The Mathematics of Visual Illusions - SOLD OUT

Puzzling things happen in human perception when ambiguous or incomplete information is presented to the eyes. Rivalry occurs when two different images, presented one to each eye, lead to alternating percepts, possibly of neither image separately. Illusions, or multistable figures, occur when a single image can be perceived in several ways. The Necker cube is the most famous example. Impossible objects arise when a single image has locally consistent but globally inconsistent geometry. Famous examples are the Penrose triangle and etchings by M.C.Escher.

In this lecture Ian Stewart will demonstrate how these phenomena provide clues about the workings of the visual system, with reference to recent research in the field which has modelled simplified, systematic methods by which the brain can make decisions. In these models a neural network is designed to interpret incoming sensory data in terms of previously learned patterns. Rivalry occurs when different interpretations are confused, and illusions arise when the same data have several interpretations.

The lecture will be non-technical and highly illustrated, with plenty of examples.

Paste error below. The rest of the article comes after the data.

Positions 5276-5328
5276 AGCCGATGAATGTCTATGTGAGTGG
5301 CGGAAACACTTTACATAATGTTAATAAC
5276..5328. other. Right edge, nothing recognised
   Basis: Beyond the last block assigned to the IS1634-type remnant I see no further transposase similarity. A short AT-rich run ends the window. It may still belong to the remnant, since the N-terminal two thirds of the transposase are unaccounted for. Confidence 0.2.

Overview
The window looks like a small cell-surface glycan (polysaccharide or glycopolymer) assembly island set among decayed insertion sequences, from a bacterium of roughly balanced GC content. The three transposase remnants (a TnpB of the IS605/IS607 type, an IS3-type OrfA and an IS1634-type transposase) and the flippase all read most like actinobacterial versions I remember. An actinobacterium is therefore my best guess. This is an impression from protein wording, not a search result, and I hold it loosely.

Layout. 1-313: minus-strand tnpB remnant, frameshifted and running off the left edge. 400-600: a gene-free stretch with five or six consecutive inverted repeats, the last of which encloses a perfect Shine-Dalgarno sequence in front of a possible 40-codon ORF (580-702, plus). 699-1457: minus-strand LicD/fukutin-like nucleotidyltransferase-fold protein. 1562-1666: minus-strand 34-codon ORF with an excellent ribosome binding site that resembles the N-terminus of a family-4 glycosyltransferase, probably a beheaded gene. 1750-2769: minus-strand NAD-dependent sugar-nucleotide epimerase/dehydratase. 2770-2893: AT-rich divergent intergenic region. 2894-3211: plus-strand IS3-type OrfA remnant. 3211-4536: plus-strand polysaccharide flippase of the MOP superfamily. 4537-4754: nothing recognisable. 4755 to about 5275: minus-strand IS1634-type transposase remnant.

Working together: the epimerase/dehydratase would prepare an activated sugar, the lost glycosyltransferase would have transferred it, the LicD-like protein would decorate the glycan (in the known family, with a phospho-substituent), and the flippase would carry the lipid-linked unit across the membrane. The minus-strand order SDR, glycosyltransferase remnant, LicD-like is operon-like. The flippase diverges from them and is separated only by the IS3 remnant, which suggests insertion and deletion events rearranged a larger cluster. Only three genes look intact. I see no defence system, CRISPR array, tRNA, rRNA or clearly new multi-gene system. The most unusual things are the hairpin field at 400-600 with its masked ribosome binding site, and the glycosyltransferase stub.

Ian Stewart is Emeritus Professor of Mathematics in the University of Warwick.

15 December 2016

5.00-6.00pm

Lecture Theatre 1

Mathematical Institute

Oxford

Please email external-relations@maths.ox.ac.uk to register

**Date**: 15 December 2016, 17:00 (Thursday, 10th week, Michaelmas 2016)**Venue**: Mathematical Institute

Woodstock Road OX2 6GGSee location on maps.ox**Details**: Lecture Theatre 1**Speakers**: Speaker to be announced**Organising department**: Mathematical Institute**Organiser**: Dyrol Lumbard (University of Oxford)**Organiser contact email address**: lumbard@maths.ox.ac.uk**Part of**: Oxford Mathematics Public Lectures**Booking required?**: Required**Booking email**: external-relations@maths.ox.ac.uk**Cost**: n/a**Audience**: Public**This talk features in the following public collections**:- Editor: Dyrol Lumbard